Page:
When I hear the cobbler, my mind goes back to my childhood in Mississippi: bubbly fruit baked beneath a crust of pie crust, not cookies. It gives you the “pie” without the work. It also allows for the perfect balance between soft pies with crisp golden browns. And because the fruit sits underneath the rind and is rustically scooped out into the bowl, nothing more than a few tablespoons of cornstarch is needed to create a slick texture that’s perfect for cherry juice.
But this isn’t just any kind of cobbler cherries. I like to mix some of my whiskey with lots of lemon zest and juice to mimic the taste of sour whiskey, featuring a maraschino cherry as a garnish. The whiskey pairs well with cherries – and any stone fruit – and the lemon provides a pleasant mild acidity that amplifies the tartness of the tart cherries. I even use turbinado sugar, in all its mild glory, as that sugar is often the sweetener of choice for mixing into such cocktails. For the final taste, I wanted to add a little bit of cherry bitterness to the filling to create a different cherry flavor, but this one is more bitter to balance out all the sweet and sour underneath.
When the filling is ready, you have two ways to coat the cake. Some restaurants in the South wrap the fruit in a pastry shell, like a cupcake, and cut a few slits in the top so it can escape. This is totally fine, but I actually award more crumbs in my cobbler set, so years ago I came up with an alternative method to maximize that.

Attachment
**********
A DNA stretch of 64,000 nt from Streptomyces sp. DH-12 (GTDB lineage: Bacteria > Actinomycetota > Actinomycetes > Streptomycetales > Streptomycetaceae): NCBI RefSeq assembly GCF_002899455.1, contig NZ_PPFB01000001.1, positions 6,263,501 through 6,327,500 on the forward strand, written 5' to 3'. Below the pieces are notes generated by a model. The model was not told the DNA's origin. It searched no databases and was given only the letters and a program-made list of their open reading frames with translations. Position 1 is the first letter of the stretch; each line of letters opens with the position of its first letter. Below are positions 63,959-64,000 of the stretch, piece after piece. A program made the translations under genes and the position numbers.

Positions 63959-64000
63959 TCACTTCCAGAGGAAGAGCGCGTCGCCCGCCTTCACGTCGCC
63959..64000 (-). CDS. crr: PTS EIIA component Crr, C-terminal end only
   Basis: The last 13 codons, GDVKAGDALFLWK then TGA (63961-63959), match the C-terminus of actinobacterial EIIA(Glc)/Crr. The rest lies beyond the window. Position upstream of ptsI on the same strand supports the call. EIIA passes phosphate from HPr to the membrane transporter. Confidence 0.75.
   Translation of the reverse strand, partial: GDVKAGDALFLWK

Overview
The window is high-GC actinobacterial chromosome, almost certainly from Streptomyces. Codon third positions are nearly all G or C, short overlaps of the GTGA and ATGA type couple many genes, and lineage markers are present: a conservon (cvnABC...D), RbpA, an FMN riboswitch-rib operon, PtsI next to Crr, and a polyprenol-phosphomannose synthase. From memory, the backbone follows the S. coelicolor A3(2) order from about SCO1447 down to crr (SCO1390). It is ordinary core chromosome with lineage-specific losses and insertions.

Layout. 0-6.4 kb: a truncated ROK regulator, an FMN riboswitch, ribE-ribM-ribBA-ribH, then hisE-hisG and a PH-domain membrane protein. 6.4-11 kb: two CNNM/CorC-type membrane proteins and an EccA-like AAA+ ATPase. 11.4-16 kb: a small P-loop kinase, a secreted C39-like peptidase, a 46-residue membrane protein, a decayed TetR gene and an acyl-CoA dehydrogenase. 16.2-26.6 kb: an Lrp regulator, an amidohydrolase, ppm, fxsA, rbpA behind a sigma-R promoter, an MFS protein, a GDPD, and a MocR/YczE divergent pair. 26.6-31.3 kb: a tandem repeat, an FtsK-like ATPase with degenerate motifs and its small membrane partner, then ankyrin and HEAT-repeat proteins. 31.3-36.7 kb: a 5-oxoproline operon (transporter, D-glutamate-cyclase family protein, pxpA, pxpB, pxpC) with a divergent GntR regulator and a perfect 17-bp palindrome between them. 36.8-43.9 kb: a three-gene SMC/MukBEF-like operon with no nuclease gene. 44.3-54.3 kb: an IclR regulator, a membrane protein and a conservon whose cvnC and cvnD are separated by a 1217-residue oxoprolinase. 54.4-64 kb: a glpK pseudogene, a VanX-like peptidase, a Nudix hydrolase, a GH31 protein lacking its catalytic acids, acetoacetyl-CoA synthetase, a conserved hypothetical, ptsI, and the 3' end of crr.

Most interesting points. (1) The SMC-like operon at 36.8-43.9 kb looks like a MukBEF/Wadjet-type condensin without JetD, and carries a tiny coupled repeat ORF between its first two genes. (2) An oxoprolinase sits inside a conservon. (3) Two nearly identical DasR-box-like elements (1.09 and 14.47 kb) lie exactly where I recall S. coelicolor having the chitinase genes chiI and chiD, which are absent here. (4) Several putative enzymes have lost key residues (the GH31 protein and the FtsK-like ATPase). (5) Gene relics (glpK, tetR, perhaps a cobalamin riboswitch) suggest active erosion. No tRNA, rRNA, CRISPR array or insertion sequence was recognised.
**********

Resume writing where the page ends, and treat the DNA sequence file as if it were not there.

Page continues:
When making cupcakes throughout the year, I always save the crumbs from my crust and put them in a plastic bag in the freezer. Once I accumulated about a pound of scrap, I knew I could make a crusher. I just flicked the frozen strips into bite-sized pieces with my fingers and spread them over the filling so they resembled pebbles – a more authentic tribute to the dessert’s name, I think. Obviously now, this approach requires you to have a ready supply of frozen scrap (which I highly recommend if you make a lot of cupcakes).
Luckily and alternatively, you can make a pastry crust, just cut it into strips and freeze them until solid and ready to use. This way is much faster, if not novel, but sometimes speed wins. As the pastry coats the fruit, I sprinkle some turbinado sugar on top for extra crunch and sprinkle with flaky sea salt because why not? After an hour and some changes in the oven, the blender will come out with a 50-50 split between the bubbly cherries and the buttery crisps.
That is the best thing to do with cherries to help you overcome this condition without the pain of memory pitting. And that makes the whole affair much sweeter than sour.
Get the formula:
Time1 hour 45 minutes, mostly unattended, plus 1 hour freeze
https://www.latimes.com/food/story/2022-06-02/whiskey-sour-cherry-recipe-canned-frozen-lemon-pitted Should good cooks use fresh or canned cherries for cobbler?